But, just like I feel Phoebe everywhere, everything reminds me of Phoebe. When I venture out of my house I am flooded with memories - places we have been, times we shared, food Phoebe loved, toys she would have wanted this Christmas, songs on the radio she would have loved and danced to, songs she did love and dance to, songs she would have told me to turn up, and others that would have her say, "no Mama, not this one". The empty space in the backseat, the empty seat at the table, our quiet house that was once full of the best kind of noise and chaos. The treasured Christmas ornaments Phoebe made that will forever be handled like they are the most breakable. The Christmas lights. Phoebe loved Christmas lights. Sometimes it feels like torture and it often appears so as it can leave me a mess of tears, but it's a welcome torture because it's all about Phoebe and so, I let the waves wash over me. 

Just as there is comfort in the idea that Phoebe is with us, there is the constant reminder that she's not. She is not here, or not in the way that we need and want her to be, and to long for something, to need something that I will never have again - is impossibly hard. And in many ways, it gets harder with each passing day.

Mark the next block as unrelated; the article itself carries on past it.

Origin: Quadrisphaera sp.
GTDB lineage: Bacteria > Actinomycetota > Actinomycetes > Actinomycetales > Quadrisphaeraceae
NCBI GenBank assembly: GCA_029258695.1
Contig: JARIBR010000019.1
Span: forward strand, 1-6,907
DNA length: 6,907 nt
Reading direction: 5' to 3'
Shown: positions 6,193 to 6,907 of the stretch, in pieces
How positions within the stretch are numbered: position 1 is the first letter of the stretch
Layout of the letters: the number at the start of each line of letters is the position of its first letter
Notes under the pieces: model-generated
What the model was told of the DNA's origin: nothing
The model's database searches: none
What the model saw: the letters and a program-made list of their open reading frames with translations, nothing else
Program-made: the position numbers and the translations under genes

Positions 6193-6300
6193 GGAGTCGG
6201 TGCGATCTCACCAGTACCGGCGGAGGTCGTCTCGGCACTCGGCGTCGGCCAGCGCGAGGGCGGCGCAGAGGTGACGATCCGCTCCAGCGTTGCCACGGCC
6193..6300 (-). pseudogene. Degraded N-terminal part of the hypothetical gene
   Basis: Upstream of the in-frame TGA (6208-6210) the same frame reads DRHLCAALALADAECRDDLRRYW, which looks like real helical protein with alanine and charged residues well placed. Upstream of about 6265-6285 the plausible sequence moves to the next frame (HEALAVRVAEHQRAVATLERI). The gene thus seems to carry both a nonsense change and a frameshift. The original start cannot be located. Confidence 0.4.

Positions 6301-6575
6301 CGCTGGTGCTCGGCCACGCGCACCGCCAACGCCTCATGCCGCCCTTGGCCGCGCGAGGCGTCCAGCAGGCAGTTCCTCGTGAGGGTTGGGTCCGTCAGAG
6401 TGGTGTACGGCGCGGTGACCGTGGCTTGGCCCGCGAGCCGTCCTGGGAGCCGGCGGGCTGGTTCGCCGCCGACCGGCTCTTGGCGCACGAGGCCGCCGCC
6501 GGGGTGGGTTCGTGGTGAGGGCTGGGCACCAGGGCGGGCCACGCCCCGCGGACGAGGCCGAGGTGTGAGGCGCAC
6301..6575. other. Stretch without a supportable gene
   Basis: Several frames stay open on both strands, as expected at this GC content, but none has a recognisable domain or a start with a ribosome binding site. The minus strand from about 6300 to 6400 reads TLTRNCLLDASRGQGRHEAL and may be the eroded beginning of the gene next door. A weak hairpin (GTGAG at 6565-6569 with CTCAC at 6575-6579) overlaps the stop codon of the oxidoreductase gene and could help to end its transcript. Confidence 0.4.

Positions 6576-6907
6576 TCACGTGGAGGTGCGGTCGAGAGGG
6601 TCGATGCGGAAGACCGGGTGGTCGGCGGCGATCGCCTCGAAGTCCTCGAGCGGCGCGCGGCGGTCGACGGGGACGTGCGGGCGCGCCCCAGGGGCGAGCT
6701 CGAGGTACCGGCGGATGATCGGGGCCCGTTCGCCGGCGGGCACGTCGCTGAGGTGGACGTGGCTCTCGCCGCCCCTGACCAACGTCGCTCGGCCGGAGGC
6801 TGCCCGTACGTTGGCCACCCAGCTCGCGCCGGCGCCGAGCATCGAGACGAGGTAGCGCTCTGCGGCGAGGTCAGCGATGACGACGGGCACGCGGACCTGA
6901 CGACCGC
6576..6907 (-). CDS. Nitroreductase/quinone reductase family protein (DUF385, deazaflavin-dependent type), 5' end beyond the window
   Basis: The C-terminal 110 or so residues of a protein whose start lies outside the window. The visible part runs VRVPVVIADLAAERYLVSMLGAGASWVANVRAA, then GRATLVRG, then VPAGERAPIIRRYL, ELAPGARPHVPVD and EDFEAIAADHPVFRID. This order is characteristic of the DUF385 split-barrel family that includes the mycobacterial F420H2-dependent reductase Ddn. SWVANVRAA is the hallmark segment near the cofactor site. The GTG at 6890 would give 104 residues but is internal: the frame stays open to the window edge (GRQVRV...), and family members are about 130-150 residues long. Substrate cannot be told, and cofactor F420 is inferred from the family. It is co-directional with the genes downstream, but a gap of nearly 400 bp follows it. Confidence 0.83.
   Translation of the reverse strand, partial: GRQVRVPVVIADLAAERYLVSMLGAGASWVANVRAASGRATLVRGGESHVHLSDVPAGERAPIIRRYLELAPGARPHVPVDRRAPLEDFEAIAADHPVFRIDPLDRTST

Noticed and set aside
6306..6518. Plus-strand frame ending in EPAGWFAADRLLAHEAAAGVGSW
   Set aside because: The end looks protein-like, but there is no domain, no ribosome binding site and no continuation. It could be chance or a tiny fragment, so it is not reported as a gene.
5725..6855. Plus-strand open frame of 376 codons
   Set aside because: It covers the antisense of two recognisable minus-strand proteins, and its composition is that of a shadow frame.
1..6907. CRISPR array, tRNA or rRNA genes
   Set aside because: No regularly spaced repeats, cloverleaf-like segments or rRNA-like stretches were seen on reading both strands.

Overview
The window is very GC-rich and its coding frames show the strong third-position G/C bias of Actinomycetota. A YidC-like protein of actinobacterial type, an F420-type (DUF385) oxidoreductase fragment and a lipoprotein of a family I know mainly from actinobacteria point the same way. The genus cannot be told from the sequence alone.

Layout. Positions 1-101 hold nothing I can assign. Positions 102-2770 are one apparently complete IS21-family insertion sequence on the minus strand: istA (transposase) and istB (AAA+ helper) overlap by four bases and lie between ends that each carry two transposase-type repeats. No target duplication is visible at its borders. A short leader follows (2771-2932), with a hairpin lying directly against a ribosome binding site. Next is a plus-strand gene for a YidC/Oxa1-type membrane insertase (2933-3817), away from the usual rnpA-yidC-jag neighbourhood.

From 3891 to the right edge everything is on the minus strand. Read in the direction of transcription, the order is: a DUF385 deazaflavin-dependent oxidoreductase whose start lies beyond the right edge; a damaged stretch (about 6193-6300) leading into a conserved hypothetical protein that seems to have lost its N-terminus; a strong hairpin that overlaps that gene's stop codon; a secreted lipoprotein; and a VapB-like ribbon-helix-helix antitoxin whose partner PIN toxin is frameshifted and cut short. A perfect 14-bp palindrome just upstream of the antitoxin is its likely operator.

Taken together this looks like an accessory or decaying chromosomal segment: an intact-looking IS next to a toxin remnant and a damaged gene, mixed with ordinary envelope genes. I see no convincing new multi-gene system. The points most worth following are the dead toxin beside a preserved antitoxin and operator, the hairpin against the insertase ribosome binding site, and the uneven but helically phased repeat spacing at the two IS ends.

I used to wonder why people say a child is lost when one dies. I have said this myself many times, but Phoebe is not missing. She is not lost. We don't need to simply look for her in the right place and there she will be. Found. Safe and sound. But then, when I find myself looking for her everywhere, when I search for and long for signs of Phoebe - when I wish to find her in a dream, it seems that in some ways, she is lost. She is lost in a way that I will never find. Or more likely, I am terribly lost, and Phoebe is gone. 

I miss her so much. 

We are taking things as they come and doing what we can to honour Phoebe each day. Sometimes honouring Phoebe means getting up, making coffee, and facing the world. Sometimes it is putting up as many Christmas lights as we have because I know it would make her smile. It always means loving and caring for Mae and as Phoebe would insist, making sure she does her school work. Sometimes it is thinking about what's next. Phoebe would not want us to lay down and give up. She would want us to try. She would want us to live. She would want us to find the joy and happiness instead of the anger and hate, and as hard as this is right now - I will try. Everyday, I will try.